Life Without Plastic talk


It happened!  I gave my first “Life Without Plastic” talk, hosted by Wildsight, just in time for Earth Day (my favourite “holiday”).  I was very nervous since last having spoken to a large group of people over a year ago, but I managed!  I still feel gratitude and I’m buzzing with optimism after this week.  Here’s why:

On Tuesday I attended Wildsight’s AGM and we were fortunate to have Ingrid Liepa as our guest speaker.  She discussed “environmental optimism”, a term coined by UN’s Christiana Figueres.  What I got out of it is we must embrace that we are the change and that we can and need to solve our climate crisis, not by focusing on the doom and gloom, but rather staying optimistic about what we can (and must) do.

I thought that talk was rather perfectly timed since I have been on the search for my own environmental optimism through all of you.  Since March I have been featuring individuals taking action and who inspire me.  This gives me the push I need to do one more thing; change one more thing to help fix the problem.  One person does make a difference – we are doing it right now!

And so I had the wonderful opportunity to speak about my own changes in zero waste and plastic free living during Earth Week.  The turnout was great and it gave me such a good vibe!  Some of my friends and family were also there to support, which made me feel all warm and tingly, especially since they get my jokes and quirks!  Soulfood was the perfect spot to have our talk, my favourite local restaurant; they try to be as zero-waste as possible, offering local, organic food.

So, this is the short version of what I discussed:

How I got inspired to change:

It started with an opportunity to work with Wildsight as a project coordinator that introduced me to the Clean Bin Project documentary.  For some reason it took me that long to realize what kind of problem we had with waste, namely plastic waste, and so I decided to “Do one thing”.  I started composting.  Then I thought… I can do more!  I took it upon myself and acknowledged my environmental responsibility, hence my being on this journey now to zero waste and sustainability.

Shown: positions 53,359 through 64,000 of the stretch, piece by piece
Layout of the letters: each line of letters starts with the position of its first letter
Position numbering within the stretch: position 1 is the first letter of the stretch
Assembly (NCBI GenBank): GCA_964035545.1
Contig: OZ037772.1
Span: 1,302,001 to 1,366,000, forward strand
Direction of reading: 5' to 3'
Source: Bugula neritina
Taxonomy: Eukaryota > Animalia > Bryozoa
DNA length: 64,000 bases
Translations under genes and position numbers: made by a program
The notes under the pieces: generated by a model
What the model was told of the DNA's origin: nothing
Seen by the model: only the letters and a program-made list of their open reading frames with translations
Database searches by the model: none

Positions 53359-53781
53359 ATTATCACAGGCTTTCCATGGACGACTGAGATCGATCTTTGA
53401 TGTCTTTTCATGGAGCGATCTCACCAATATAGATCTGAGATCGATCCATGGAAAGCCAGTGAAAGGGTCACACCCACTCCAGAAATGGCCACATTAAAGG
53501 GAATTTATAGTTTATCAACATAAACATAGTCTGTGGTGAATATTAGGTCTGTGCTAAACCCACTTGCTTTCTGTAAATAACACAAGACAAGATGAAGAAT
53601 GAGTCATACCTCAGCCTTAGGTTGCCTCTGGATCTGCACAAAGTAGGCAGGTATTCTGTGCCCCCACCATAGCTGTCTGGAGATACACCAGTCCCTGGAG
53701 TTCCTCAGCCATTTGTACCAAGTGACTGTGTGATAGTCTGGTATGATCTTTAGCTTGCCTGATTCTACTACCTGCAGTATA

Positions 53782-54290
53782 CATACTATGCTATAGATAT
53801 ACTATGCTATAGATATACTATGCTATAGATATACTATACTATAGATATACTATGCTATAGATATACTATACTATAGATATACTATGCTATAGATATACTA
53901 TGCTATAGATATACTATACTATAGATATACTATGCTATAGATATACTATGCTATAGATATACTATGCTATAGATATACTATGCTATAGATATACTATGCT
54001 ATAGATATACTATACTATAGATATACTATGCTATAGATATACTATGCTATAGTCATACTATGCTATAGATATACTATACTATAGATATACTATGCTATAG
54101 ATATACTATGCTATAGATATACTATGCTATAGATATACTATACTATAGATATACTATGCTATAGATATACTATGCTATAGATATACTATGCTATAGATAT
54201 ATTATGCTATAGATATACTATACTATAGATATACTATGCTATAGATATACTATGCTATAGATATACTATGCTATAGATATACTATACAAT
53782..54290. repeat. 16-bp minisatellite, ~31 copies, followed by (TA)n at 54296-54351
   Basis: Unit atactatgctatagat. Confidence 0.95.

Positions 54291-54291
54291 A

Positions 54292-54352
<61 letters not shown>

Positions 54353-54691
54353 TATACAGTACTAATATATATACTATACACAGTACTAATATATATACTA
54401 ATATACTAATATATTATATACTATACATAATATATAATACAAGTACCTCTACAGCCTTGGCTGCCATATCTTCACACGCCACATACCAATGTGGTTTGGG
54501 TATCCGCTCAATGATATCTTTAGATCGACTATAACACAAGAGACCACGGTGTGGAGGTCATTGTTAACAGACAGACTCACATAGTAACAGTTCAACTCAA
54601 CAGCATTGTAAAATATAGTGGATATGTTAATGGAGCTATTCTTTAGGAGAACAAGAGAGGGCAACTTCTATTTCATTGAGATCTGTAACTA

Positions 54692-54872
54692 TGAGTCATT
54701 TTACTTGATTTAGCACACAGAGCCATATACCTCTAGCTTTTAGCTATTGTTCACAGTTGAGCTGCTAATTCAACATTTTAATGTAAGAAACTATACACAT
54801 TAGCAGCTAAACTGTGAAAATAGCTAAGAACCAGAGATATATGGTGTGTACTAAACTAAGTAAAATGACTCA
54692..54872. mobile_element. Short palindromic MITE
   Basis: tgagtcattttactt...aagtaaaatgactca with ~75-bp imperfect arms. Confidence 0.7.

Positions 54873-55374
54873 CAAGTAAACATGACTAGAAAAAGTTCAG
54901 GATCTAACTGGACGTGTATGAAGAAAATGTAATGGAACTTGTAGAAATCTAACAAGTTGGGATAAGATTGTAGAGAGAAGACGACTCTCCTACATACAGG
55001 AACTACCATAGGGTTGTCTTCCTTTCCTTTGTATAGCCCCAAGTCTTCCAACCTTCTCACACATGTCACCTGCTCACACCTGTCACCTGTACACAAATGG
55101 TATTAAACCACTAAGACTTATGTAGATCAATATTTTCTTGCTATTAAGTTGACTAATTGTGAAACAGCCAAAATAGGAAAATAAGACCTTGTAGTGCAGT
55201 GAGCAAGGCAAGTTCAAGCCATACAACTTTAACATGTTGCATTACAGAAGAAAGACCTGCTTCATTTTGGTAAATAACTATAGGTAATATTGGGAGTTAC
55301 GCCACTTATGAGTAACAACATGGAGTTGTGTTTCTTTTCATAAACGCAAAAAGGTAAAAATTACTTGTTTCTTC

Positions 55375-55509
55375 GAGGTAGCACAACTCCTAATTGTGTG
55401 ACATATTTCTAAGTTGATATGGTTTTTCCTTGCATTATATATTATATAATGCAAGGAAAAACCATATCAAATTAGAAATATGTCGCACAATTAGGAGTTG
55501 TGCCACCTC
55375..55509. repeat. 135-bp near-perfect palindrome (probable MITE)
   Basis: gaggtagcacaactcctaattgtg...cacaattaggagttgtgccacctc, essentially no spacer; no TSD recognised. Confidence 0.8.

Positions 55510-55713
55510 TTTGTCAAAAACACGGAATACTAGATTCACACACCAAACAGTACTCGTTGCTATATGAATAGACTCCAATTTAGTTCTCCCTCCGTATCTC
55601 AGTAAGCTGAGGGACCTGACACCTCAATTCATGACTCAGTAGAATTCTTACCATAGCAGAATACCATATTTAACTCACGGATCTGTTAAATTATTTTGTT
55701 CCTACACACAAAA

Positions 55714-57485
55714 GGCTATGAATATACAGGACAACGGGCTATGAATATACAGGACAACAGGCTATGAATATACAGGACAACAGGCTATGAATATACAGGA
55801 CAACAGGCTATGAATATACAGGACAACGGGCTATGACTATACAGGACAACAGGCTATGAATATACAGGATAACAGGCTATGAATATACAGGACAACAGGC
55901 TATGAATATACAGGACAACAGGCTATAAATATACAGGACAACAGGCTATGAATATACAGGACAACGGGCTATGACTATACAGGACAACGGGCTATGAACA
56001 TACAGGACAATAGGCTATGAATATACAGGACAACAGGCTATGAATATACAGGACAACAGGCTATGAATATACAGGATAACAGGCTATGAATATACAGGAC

How this plastic problem started:

Disposable plastics have been around since the early 1900s, but they weren’t overly advertised until the 40s and 50s; pampers were advertised to save mothers time and money, disposable cutlery was advertised to housewives so they didn’t have to spend time cleaning up after cooking all day long.  The media tried to make you believe you’d be a better parent if you used disposable plastics!

We then learned to value convenience and speed above all else, and did not consider the consequences.  We were also told the fairytale of a land called “Away”.

What this means for our environment:

Here I discussed the plastic numbers (millions, billions, trillions), and gave many visuals as to what that plastic waste looks like, what it is doing to marine life and ecosystems, and what it means when we hear that by 2050 there will be more plastic than fish in our oceans.  Using photography by Chris Jordan and Gregg Segal, and heartbreaking wildlife scenes suffocating in plastic from the media, I was able to show what these millions, billions, and trillions of plastic particles look like.  I hoped that someone would feel something, which enables change.

Let’s not forget our dependence on fossil fuels to fuel our plastic obsession…

What we can do about it:

This was the fun part, as I showed many different frequently-used items that were an alternative to plastic: stainless steel straws, cloth bags, produce bags, bamboo cutlery, travel mug, reusable water bottle, handkerchief, etc.  As a group we discussed what other items are difficult to find without plastic packaging, and what we could use/not use instead (cosmetics, toiletries, medications, etc.).

My biggest message here was REFUSE.  That is something we must practice often.  Refuse the plastic packaging, call companies out on it, and also commend the companies that use a sustainable alternative.

Who else is doing something about it:

I highlighted organizations such as 4Ocean, 5Gyres, Take 3 for the Sea, Wildsight, Zero Waste Bloggers Network, etc., that are taking action against our plastic (and other environmental) problems, and that we can look to for inspiration or resources.  Again, this fit well into my hope-seeking and environmental optimism, as I am trying to celebrate those who are taking action rather than dwelling on what is not being done.

Resources to help us succeed:

Here I listed documentaries such as the Clean Bin Project and A Plastic Ocean, books such as Junk Raft and Zero Waste Home, blogs such as yours truly the Zero Journey and the Zero Waste Bloggers Network, and TV shows such as Blue Planet and War on Waste.  I also listed online shops (since you cannot trust the packaging you will receive with the majority of companies) such as Life Without Plastic, Tiny Yellow Bungalow, and Lush as being places where you will receive sustainable packaging with your order.

The talk was very well received and I heard lots of positive feedback.  Attendees had questions, suggestions, and discussion points, which was really refreshing.  If anything, I hope I inspired at least one person to do one thing 🙂  Woo!

How did your Earth Week go?




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